I hate(d) scriptwriting. I feel so confined by all the rules; the format alone is enough to make someone like me (the messy, piles of paper and clothes on the floor type of gal) go insane. I ultimately allowed myself to soak up enough of the formatting to get an A on my final presentation but to this day, if you ask me how many spaces are needed from the indentation of the left in order to begin a character's dialogue as opposed to the fade-in opening description...yeah, well, you've shit outta luck buddy.
But what I hated even more were sonnets...iambic pentameters were the Desert Storm of my sophomore year. You went in thinking you'd only be there for a little bit (because how hard is it to rhyme some words?) and blinked only to realize you had been sucked into a Shakespearean vortex of hell - iambic pentameter beats throbbing in your eardrums - your nightmares surrounding you with clouds of triolets, couplets, stanzas, quatrains all suspended in the air ramming into the side of your head with their perfect rhythmic structures, their deliberate forms and rhyme schemes. Once in a while shocking you into resilence with a volta here and there.
Just when I began a deathly suffocation into the further restrictive poetic forms, Mrs. BBB threw us all a curve ball: the sestina.
"The sestina is said to have been invented by the troubadour poet Arnaut
Daniel. It was widely used by his followers, as well as by Dante and
Petrarch in Italy. The word troubadour comes from the Provencal word
trobar, meaning "to find" or "to invent in verse." The troubadours were
travelling French poet-musicians, some of them noblemen or
crusader-knights, who flourished from the end of the eleventh century
through the thirteenth century."
-from "The Handbook of Poetic Forms"I fell in love. NO iambic pentameters. NO rhyming words. Freedom. FREEDOM in
So without further ado:
At night my birthmother's spirit teaches me her language
and most times my tongue twists itself into knots, other times it dances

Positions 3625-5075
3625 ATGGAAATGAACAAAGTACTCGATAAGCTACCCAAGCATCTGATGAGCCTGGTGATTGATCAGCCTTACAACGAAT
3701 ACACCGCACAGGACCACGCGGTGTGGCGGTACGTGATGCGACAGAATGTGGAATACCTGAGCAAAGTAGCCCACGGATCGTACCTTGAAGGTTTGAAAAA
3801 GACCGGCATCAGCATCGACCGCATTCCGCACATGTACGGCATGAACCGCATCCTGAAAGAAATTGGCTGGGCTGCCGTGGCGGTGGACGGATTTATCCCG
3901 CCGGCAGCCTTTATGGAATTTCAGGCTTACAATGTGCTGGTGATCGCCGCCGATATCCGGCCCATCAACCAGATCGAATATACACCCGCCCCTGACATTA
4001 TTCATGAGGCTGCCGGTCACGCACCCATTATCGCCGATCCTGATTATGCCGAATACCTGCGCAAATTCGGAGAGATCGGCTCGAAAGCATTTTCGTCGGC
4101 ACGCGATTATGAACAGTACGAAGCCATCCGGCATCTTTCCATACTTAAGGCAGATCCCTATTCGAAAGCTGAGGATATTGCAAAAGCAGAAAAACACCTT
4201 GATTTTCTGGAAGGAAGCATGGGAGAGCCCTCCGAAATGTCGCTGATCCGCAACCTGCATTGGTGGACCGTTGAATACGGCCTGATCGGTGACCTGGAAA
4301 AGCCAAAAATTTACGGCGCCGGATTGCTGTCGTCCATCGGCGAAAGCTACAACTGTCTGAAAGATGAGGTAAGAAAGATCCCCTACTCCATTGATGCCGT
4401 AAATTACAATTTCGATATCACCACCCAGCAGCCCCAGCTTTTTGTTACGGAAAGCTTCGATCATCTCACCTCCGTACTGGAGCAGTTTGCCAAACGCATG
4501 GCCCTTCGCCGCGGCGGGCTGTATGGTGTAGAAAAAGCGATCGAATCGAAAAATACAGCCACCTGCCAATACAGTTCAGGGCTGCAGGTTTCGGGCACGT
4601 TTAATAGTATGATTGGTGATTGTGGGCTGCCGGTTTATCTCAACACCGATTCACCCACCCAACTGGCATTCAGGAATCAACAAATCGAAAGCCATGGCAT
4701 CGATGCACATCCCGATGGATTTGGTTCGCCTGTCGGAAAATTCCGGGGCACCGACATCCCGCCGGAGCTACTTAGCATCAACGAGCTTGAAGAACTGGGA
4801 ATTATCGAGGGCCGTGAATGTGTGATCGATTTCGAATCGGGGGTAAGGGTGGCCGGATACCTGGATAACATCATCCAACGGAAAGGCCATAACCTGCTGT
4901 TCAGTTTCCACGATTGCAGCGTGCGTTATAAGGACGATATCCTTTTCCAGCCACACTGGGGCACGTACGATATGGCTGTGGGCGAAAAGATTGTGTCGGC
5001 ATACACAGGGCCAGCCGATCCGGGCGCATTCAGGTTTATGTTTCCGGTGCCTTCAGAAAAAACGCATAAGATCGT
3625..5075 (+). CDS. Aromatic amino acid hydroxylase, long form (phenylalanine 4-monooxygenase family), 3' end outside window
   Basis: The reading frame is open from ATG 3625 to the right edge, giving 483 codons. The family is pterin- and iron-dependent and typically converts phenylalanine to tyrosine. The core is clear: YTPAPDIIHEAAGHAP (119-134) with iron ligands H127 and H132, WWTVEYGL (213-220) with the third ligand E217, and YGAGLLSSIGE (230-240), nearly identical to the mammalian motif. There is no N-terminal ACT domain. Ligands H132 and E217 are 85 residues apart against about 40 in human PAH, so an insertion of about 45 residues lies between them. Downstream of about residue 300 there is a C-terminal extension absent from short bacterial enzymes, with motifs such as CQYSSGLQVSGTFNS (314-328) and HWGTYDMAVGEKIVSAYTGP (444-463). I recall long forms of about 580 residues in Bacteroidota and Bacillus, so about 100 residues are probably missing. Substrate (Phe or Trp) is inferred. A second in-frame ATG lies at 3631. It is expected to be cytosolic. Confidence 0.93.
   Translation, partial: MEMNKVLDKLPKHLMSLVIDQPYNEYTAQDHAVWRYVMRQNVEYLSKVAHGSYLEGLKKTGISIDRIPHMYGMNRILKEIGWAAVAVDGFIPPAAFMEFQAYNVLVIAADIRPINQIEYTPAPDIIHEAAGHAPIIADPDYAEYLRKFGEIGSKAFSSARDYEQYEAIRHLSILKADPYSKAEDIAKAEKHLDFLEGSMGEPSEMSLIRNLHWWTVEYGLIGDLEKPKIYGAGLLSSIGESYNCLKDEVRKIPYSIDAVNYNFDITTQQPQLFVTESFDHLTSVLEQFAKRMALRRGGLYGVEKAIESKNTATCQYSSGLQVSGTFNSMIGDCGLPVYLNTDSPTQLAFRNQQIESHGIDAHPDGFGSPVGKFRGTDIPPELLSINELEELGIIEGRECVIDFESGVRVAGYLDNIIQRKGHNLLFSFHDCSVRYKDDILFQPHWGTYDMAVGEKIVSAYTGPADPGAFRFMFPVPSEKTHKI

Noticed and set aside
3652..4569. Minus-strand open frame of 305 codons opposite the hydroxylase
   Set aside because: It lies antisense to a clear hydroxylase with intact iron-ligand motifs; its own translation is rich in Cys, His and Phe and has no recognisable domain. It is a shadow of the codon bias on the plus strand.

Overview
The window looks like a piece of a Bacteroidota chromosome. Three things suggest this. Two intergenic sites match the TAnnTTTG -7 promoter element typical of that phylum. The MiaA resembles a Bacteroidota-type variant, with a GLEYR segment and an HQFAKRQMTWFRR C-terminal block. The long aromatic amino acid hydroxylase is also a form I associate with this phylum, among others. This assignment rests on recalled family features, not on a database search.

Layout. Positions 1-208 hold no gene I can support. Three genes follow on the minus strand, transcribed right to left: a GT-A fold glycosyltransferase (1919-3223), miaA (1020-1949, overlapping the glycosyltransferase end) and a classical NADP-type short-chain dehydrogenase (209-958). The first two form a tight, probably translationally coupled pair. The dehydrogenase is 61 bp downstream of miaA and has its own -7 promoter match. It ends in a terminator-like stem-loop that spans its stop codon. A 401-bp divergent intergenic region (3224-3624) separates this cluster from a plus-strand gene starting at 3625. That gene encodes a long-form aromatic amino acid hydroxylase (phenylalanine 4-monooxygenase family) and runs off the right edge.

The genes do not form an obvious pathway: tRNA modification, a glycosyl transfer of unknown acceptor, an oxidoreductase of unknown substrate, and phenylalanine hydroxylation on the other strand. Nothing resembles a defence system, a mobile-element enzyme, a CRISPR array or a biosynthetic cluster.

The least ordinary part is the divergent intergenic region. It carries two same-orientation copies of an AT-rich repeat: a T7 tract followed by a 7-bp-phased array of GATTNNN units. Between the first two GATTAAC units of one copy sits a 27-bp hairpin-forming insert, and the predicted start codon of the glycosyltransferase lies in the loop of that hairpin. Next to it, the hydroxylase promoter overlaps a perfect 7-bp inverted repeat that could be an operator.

over the rhythm of the words. This is when I become one with my culture
and spill my worries into the "yah" and "yo" endings of
the Korean proverbs my birthmother tries to teach me. And
I pray that if the words posess me enough they will make me beautiful.
It is from my birthmother's womb that I first prayed to be beautiful
like her. To have hair like hers, so soft and smooth like the language
that poured from her lips to soothe me at night. I frustrate and
chide myself for being unable to remember the songs she sang so I might dance
as she did in fine Hanbok silks, fans flutering against her gentle face to songs of
hope - that each step might help me remember more of the culture.
I was forced to leave behind in that tiny village in Seoul where culture
runs through the market streets and invades the air with the beautiful
sounds of the Han street drums. My blood rushes to these sounds in search of
finding myself locked in the beat and the shouts of the language
filling my ears. Maybe with them will come whispers that I can dance
too; forgetting that my legs were not fit for dancing and
stomping my lame foot as hard as I can on solids ground, my heart and
soul will pour into this world. Into these people that are my culture
and are the closest I get to breathing my mother's scent and dancing
with her in the streets. I hope I look somewhat beautiful
for my birthmother when we clutch hand-in-hand, and share secrets in our language
that I can finally understand. Like how both our legs seem to be made of
the devil posts stuck in the mud outside each village. And of
how our eyes close when we lift our lips to smile and
she will tell me why the lnie in my palm stops halfway. Her language
is now mine as well. I no longer doubt that this is my culture
or that my body, with my small eyes and devil post legs, is anything less than beautiful
compared to hers. I admire how we both look in the light as we dance.
I want to be like my birthmother, and own her hps when she dances
so gracefully, shifting her weight from side to side in hopes of
catching a glimpse from my father whose eyes are just as beautiful
as hers. I wish to be there when he takes her in his arms and
they remind me how much I am a part of this culture
because I now share these secrets, share their blood, in our language.
And this is how I dream for it to end; hangul pouring from my lips so that my child may dance
to the rhythm of the culture that I learned of from the soils of my beautiful home country
and the soils of my birth.